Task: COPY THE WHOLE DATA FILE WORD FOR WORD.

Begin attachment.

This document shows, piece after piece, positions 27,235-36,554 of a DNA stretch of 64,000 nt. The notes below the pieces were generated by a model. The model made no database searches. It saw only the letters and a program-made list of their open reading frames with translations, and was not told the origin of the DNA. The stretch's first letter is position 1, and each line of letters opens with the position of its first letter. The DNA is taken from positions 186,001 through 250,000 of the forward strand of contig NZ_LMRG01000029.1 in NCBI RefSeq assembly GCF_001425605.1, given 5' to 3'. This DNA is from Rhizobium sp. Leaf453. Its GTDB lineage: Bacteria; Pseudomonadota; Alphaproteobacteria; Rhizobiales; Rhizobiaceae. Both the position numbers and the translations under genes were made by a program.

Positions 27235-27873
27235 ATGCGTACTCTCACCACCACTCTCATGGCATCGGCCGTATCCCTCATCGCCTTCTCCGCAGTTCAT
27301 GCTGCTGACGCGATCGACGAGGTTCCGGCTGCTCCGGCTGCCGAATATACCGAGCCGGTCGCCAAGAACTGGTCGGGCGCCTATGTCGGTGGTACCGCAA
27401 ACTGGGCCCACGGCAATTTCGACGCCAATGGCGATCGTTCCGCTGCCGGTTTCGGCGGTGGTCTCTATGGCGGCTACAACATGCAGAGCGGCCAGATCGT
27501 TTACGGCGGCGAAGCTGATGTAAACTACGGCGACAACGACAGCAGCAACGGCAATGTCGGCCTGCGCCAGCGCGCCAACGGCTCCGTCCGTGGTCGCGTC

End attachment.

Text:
This document shows, piece after piece, positions 27,235-36,554 of a DNA stretch of 64,000 nt. The notes below the pieces were generated by a model. The model made no database searches. It saw only the letters and a program-made list of their open reading frames with translations, and was not told the origin of the DNA. The stretch's first letter is position 1, and each line of letters opens with the position of its first letter. The DNA is taken from positions 186,001 through 250,000 of the forward strand of contig NZ_LMRG01000029.1 in NCBI RefSeq assembly GCF_001425605.1, given 5' to 3'. This DNA is from Rhizobium sp. Leaf453. Its GTDB lineage: Bacteria; Pseudomonadota; Alphaproteobacteria; Rhizobiales; Rhizobiaceae. Both the position numbers and the translations under genes were made by a program.

Positions 27235-27873
27235 ATGCGTACTCTCACCACCACTCTCATGGCATCGGCCGTATCCCTCATCGCCTTCTCCGCAGTTCAT
27301 GCTGCTGACGCGATCGACGAGGTTCCGGCTGCTCCGGCTGCCGAATATACCGAGCCGGTCGCCAAGAACTGGTCGGGCGCCTATGTCGGTGGTACCGCAA
27401 ACTGGGCCCACGGCAATTTCGACGCCAATGGCGATCGTTCCGCTGCCGGTTTCGGCGGTGGTCTCTATGGCGGCTACAACATGCAGAGCGGCCAGATCGT
27501 TTACGGCGGCGAAGCTGATGTAAACTACGGCGACAACGACAGCAGCAACGGCAATGTCGGCCTGCGCCAGCGCGCCAACGGCTCCGTCCGTGGTCGCGTC